Bonds traded an almost perfectly straight, gradually-sloped line toward higher yields overnight and were even able to mostly ignore moderate volatility in European markets (much more so than normal). We knew today’s AM data would play some sort of supporting role in shaping the outlook for next week’s Fed meeting and it has not disappointed in that regard. Unfortunately, that role is incredibly dynamic given the multitude of mixed messages. Paradoxically, traders’ takeaways seem to be to modestly downgrade next week’s rate hike odds while modestly upgrading their view of the Fed Funds rate in 9 months.
In the bigger picture, today does nothing to change the prevailing uptrend in rates, nor the persistent oversold technicals.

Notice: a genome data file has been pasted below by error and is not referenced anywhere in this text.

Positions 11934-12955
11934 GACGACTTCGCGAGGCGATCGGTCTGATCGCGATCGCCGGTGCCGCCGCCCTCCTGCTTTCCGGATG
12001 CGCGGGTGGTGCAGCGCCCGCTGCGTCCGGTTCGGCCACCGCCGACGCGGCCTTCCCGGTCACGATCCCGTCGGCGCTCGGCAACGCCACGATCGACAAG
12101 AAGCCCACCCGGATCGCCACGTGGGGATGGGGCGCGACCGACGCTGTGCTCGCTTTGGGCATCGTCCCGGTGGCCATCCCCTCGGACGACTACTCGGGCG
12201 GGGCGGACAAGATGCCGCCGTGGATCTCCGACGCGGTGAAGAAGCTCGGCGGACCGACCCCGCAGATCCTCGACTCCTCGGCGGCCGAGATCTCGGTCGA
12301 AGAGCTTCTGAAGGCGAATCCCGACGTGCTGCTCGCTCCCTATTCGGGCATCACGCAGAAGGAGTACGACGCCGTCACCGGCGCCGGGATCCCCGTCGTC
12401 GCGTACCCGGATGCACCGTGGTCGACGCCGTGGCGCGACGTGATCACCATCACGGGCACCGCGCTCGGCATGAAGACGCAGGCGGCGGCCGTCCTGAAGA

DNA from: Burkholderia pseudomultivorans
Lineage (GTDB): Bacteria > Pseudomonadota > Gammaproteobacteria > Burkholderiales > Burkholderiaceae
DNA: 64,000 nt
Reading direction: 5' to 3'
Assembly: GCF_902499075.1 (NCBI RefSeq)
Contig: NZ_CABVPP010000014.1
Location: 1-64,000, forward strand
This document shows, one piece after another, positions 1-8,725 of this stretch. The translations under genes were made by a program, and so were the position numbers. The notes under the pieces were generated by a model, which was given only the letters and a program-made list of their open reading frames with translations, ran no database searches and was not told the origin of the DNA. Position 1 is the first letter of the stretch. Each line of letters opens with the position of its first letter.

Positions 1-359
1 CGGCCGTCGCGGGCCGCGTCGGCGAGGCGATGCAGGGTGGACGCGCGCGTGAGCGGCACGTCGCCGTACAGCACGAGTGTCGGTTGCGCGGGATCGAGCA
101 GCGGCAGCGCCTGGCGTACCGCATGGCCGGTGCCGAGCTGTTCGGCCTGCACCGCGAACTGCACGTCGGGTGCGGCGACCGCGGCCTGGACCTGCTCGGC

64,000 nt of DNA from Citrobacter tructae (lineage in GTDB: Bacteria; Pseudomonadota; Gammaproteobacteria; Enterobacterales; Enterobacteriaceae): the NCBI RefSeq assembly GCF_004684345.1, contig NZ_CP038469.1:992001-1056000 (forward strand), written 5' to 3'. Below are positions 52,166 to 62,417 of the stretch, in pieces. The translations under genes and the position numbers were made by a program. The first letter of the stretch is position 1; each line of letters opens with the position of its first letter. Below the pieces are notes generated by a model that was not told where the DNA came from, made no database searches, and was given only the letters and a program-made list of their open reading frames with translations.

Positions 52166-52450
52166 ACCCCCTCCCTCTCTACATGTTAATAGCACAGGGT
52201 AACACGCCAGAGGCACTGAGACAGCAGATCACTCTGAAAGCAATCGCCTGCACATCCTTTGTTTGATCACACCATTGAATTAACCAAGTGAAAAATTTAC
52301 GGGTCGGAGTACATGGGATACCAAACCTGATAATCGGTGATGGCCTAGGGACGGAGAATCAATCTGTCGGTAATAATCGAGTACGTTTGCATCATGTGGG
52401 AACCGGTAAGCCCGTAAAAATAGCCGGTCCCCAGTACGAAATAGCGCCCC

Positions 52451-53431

On a separate, but far more interesting note, here’s one quick example of just how crazy the temporary illiquidity can get in MBS. The following chart is bid vs ask prices on 4.5 UMBS with the spread between the two at the bottom. Needless to say, none of those prices are actually indicative of where trading is occurring. In fact, I couldn’t even tell you what is behind this weirdness with certainty, but the fact that the spread only ever changed by exactly .172 (those bounces were .172 to .344) suggests it was the result of some computational error in an automated market-making process. This isn’t important to understand. I just wanted to highlight how wildly different the bid vs ask price can be at times, and how illogically the bid can be moving.